Making a living wage as a freelancer

by Karin Meyer

Thinking of starting your own business as a freelancer? predicts that by 2020, over 50% of the US workforce will be making at least some of their wages through freelancing. So what jobs are the best ones to consider taking into a career of self-employment?  There are three factors that will impact your ability to make a viable living as an independent professional in your field, namely: 

Job Availability vs. Competition:  Some jobs are in huge demand, creating a very large talent pool competing for those jobs.  Even if you are one of the best in your field, it may be hard for customers to find you in a pool of tens of thousands of workers with a similar skill set.  To compete in this type of market, you will have to build an impeccable reputation and spend a good deal of time marketing yourself.

Pay: What is the average wage paid for the service you offer?  Hourly rates differ widely by location and skill, so you’ll need to research average hourly rates and hours per job for your skill set, and consider how many jobs you’ll have to land to make a decent living.

Location: Although many jobs, primarily technical ones, can be done over the web, many kinds of jobs still require geographic proximity to the work being performed.  Individuals looking to hire photographers, architects, designers, project managers or event planners will typically want to have their freelancing professional on site.  Does your skill fall into one of these categories, and if so, do you live near an area which has sufficient demand for your skills?

There are many tools that will help you research the above factors, and apply them specifically to your skills to help you decide whether to embark on a freelancing career.

Availability vs. Competition

According to US data from freelancing website elance*, the following are the top 12 skills in demand by total # of jobs. 



*Note that these are jobs originating in the U.S., although they might be largely filled by global talent.

A second elance report shows the following quarterly growth for specific skills (I’ve only included jobs with more than 1000 listings):

  • LinkedIn Developer (+241%)
  • Family Law (+136%)
  • Real Estate Law (+102%)
  • Data Structures (+93%)
  • Microsoft Excel (+63%)
  • Strategic Planning (+62%)
  • DHTML (+59%)
  • Computer-Aided Design (+56%)

[Due to its virtual work platform, elance tends to favor job listings that do not require geographic co-location, so you will see technical skills more highly weighted in their data.]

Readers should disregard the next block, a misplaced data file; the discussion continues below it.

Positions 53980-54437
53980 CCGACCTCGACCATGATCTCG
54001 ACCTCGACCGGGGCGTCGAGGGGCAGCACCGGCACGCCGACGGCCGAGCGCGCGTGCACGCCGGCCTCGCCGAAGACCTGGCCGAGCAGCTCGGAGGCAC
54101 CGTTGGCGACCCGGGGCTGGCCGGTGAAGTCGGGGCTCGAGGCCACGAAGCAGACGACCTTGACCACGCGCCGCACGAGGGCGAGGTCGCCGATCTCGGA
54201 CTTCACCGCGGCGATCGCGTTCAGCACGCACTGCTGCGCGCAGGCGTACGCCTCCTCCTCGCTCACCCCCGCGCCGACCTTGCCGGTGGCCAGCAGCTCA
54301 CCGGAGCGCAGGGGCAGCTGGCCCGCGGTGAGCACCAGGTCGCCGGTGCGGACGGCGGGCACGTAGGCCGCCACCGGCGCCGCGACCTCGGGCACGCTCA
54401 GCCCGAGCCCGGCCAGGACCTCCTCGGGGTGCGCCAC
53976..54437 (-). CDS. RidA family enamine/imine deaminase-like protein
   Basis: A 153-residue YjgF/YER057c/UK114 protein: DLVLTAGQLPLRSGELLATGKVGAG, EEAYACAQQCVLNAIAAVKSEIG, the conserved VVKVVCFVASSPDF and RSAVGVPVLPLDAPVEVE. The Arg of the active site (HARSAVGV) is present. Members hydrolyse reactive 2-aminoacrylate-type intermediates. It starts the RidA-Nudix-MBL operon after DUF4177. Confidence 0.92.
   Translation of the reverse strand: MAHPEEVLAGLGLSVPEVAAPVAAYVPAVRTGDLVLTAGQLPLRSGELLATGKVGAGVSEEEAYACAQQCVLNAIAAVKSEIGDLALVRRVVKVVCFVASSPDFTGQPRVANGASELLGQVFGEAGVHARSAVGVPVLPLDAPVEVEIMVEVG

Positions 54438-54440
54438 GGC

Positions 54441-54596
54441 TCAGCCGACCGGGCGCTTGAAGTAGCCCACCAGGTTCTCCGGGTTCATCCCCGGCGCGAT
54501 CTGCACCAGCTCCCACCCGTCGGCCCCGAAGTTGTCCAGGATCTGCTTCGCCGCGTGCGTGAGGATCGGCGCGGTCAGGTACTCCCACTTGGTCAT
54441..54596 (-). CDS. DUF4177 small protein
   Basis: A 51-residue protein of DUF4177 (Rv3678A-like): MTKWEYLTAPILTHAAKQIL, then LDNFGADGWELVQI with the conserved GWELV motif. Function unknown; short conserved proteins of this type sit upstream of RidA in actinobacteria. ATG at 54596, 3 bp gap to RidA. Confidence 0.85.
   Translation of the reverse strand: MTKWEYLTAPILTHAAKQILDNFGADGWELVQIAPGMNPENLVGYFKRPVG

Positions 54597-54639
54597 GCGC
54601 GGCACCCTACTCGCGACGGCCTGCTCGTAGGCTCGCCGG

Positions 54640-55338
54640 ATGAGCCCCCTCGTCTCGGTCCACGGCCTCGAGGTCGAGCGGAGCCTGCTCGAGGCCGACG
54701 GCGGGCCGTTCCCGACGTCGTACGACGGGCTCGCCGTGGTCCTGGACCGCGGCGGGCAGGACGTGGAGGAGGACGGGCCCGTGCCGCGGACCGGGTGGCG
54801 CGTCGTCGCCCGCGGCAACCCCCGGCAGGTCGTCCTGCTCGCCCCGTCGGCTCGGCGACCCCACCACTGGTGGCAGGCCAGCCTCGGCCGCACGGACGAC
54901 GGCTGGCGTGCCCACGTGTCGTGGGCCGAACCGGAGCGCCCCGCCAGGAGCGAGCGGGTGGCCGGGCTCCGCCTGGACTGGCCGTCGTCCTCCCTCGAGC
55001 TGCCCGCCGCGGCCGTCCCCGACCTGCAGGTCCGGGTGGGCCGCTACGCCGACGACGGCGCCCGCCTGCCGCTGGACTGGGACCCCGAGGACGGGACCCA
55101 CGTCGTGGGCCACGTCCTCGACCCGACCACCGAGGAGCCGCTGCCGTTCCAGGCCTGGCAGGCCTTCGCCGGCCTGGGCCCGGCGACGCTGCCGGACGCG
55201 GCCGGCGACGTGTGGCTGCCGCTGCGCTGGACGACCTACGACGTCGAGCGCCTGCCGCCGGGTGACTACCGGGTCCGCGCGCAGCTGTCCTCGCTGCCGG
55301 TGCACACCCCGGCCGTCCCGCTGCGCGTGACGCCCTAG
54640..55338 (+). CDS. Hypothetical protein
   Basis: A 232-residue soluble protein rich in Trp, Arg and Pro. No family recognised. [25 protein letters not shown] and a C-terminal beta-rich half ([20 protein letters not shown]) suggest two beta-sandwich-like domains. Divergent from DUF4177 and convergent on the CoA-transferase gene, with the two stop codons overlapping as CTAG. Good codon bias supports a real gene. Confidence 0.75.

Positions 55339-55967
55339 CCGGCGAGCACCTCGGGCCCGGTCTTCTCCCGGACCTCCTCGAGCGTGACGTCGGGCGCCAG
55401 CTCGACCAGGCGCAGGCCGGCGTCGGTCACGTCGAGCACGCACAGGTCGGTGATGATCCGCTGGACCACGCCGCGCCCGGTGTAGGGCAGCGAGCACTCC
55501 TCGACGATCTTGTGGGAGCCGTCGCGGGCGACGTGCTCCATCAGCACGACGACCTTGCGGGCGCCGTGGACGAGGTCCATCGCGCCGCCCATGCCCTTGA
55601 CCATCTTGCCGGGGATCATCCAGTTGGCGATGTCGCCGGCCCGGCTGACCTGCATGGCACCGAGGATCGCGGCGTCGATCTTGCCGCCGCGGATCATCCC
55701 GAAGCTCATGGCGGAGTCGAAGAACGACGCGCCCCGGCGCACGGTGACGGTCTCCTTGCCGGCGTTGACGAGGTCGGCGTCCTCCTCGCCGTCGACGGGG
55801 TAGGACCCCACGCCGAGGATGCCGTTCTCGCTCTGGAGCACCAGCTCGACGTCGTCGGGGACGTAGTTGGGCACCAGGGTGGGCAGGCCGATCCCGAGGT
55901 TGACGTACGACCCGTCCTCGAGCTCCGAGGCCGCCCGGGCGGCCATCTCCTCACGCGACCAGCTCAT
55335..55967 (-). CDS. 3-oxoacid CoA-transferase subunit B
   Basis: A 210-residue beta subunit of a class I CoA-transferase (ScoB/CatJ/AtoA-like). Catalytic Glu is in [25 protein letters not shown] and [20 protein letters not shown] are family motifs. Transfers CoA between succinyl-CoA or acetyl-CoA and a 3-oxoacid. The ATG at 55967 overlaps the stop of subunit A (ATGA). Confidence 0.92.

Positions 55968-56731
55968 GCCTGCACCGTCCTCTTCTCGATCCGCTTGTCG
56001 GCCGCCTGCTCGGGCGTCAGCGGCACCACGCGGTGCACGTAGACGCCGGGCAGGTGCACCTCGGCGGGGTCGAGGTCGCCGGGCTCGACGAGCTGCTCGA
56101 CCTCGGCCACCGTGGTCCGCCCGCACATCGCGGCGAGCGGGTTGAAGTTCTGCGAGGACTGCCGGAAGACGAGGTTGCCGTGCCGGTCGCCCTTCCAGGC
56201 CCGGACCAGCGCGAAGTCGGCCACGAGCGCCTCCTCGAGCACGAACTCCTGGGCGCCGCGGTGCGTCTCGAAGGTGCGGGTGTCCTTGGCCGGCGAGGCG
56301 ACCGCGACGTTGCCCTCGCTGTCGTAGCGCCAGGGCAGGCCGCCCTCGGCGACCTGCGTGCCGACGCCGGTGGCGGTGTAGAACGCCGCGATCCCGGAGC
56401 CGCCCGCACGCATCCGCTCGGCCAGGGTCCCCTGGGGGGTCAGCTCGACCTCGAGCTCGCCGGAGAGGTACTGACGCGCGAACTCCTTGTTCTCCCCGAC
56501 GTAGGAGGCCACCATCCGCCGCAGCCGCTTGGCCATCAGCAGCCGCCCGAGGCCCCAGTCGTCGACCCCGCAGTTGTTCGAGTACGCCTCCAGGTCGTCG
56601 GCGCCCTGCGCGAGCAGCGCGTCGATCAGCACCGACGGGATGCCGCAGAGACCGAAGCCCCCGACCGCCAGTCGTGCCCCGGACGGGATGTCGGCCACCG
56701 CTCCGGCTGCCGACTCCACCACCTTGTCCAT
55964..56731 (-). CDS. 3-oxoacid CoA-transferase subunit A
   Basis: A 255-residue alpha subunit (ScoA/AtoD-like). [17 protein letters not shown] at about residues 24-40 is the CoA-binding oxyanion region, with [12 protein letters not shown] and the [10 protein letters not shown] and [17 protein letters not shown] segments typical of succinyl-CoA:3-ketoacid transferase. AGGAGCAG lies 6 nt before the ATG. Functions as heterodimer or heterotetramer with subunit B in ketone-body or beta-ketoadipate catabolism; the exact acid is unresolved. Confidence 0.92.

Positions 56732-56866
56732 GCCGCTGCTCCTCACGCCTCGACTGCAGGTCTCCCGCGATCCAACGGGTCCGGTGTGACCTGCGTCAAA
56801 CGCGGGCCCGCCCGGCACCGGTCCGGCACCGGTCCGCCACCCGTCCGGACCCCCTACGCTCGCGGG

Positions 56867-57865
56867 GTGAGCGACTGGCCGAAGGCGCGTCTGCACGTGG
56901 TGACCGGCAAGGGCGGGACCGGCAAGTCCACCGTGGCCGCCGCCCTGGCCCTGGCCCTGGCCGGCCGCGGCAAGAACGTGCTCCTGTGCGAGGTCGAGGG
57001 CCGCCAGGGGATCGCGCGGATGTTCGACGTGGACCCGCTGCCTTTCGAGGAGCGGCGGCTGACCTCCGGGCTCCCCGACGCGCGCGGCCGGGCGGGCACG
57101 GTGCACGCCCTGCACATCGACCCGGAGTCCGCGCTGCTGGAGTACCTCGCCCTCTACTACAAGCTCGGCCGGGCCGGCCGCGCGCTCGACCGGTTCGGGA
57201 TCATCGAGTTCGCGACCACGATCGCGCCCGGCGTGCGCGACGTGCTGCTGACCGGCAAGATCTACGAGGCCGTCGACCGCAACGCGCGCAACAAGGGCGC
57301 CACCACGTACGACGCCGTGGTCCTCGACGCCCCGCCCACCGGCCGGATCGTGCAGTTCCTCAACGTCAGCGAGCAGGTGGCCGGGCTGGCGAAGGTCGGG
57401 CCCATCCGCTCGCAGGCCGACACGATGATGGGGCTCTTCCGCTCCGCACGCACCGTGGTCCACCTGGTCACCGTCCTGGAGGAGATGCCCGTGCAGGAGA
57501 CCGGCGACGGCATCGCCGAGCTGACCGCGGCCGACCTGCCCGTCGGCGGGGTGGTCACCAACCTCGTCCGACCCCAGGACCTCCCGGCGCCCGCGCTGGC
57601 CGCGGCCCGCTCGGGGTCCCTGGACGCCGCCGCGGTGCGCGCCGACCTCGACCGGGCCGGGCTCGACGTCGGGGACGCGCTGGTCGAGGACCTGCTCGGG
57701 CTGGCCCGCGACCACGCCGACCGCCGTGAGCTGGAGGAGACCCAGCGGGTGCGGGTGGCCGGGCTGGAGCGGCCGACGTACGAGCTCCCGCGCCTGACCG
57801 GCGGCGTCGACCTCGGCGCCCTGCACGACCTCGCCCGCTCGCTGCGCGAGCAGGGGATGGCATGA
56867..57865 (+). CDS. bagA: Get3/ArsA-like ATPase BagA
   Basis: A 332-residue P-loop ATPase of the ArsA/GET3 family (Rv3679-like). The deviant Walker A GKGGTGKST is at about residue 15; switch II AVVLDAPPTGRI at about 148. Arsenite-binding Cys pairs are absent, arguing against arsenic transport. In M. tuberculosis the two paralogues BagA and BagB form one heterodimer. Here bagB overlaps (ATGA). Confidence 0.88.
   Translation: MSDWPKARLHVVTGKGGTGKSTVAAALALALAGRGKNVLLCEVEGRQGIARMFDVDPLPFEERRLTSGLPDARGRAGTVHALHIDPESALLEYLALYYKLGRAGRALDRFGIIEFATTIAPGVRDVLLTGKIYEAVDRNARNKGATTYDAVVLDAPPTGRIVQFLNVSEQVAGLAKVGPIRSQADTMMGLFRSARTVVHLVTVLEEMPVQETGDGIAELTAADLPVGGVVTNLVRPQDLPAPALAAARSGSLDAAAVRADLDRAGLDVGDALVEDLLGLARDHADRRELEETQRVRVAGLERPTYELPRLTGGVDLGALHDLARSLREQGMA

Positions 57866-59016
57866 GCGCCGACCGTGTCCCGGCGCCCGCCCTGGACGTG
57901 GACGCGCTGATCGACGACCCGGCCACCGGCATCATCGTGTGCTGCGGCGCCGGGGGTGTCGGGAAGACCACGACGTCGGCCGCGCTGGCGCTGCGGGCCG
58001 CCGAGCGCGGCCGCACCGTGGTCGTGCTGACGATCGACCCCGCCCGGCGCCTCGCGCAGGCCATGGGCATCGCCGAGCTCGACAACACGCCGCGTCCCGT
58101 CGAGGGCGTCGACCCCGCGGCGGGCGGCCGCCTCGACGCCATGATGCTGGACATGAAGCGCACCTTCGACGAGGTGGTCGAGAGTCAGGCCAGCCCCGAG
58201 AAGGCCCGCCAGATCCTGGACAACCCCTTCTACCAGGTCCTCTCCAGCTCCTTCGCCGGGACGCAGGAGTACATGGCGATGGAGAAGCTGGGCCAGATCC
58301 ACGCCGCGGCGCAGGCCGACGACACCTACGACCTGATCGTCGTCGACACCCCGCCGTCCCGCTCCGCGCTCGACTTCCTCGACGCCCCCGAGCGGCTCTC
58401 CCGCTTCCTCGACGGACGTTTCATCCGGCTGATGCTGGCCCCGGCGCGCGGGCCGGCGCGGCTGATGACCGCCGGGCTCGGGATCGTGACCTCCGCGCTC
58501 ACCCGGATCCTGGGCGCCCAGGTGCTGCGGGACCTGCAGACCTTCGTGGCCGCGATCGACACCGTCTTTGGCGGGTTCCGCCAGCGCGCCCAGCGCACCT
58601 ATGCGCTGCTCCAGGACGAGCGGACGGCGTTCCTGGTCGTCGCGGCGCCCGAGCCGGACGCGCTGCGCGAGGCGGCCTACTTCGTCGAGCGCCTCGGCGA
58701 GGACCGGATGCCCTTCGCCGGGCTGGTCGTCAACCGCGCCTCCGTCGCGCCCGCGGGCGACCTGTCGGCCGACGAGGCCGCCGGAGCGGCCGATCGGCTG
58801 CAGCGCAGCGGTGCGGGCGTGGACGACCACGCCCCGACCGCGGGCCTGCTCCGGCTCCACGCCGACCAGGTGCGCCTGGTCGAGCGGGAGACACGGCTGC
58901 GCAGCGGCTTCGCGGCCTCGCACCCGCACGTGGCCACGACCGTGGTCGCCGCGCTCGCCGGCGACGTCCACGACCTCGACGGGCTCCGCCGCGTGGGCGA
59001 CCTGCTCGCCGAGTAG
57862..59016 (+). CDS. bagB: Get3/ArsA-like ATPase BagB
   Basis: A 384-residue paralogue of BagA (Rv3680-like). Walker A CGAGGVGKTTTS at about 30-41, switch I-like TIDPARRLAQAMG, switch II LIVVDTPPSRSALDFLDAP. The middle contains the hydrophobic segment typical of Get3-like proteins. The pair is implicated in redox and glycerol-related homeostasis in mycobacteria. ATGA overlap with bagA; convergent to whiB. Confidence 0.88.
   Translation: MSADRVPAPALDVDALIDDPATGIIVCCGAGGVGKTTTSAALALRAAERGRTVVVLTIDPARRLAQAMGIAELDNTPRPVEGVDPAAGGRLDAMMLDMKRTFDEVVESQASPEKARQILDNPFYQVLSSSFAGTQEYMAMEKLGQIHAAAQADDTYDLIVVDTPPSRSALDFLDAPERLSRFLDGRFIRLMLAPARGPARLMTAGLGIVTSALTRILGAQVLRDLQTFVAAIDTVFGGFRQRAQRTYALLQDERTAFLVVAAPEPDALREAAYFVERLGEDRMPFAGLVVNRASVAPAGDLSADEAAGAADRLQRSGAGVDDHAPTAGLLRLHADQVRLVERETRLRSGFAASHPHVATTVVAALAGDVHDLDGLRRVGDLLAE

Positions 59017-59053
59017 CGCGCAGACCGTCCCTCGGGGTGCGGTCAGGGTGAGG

To determine the pool of talent elance sources for the skills in question, run a simple search for those skills from their main search page on  You can fine-tune these searches geographically by using the Location filter on the left navigation bar.

Demand and Pay

According to Forbes, the best freelancer careers, based on both pay and availability, along with their average hourly rates, are:

  • Marketing ($46-$52/hr)
  • Business Project Management ($34-$46/hr)
  • Web Development ($36-$43/hr)
  • Writing ($25-$30/hr)
  • Accounting ($16-$30)
  • Insurance Inspection ($28/hr)
  • Teaching and Tutoring ($20-$28/hr)
  • Social Media ($20-$25/hr)
  • Graphic Design ($21/hr)
  • Administrative Assistant ($17-$20/hr)

Pay by Location

For a great resource to help you determine how much your skills are worth in your location, try’s Salary Center.  Below


is the chart for US based Freelance Writers.  The tool will allow you to specify and compare various geographic locations. 


In order to help understand the market for your skills, you should start by using some of the big job search tools such as, and to help inform yourself on the demand, competition, geographic requirements and pay for your skill set.  Try to get answers to the following questions:

  1. Is there enough unmet demand out there for you to get work at your level of experience? 
  2. How many others are competing for those jobs at a rate and skill level competitive with yours? 
  3. How many jobs would you need to land in order to make a satisfactory living at a competitive hourly rate?  How does this compare to the average number of jobs most of the listed freelancers have obtained through the site?
  4. Are all of these people competitors or do you have an advantage because of your geographic location?
  5. Are there websites dedicated to your specialty or area that will help you stand out from the competition? 

Finally, even if you are not ready to take the plunge into freelancing as yet, keep your eye on the market, as more “freelancer friendly” tools will begin to emerge to support you in making a living in the independent workforce.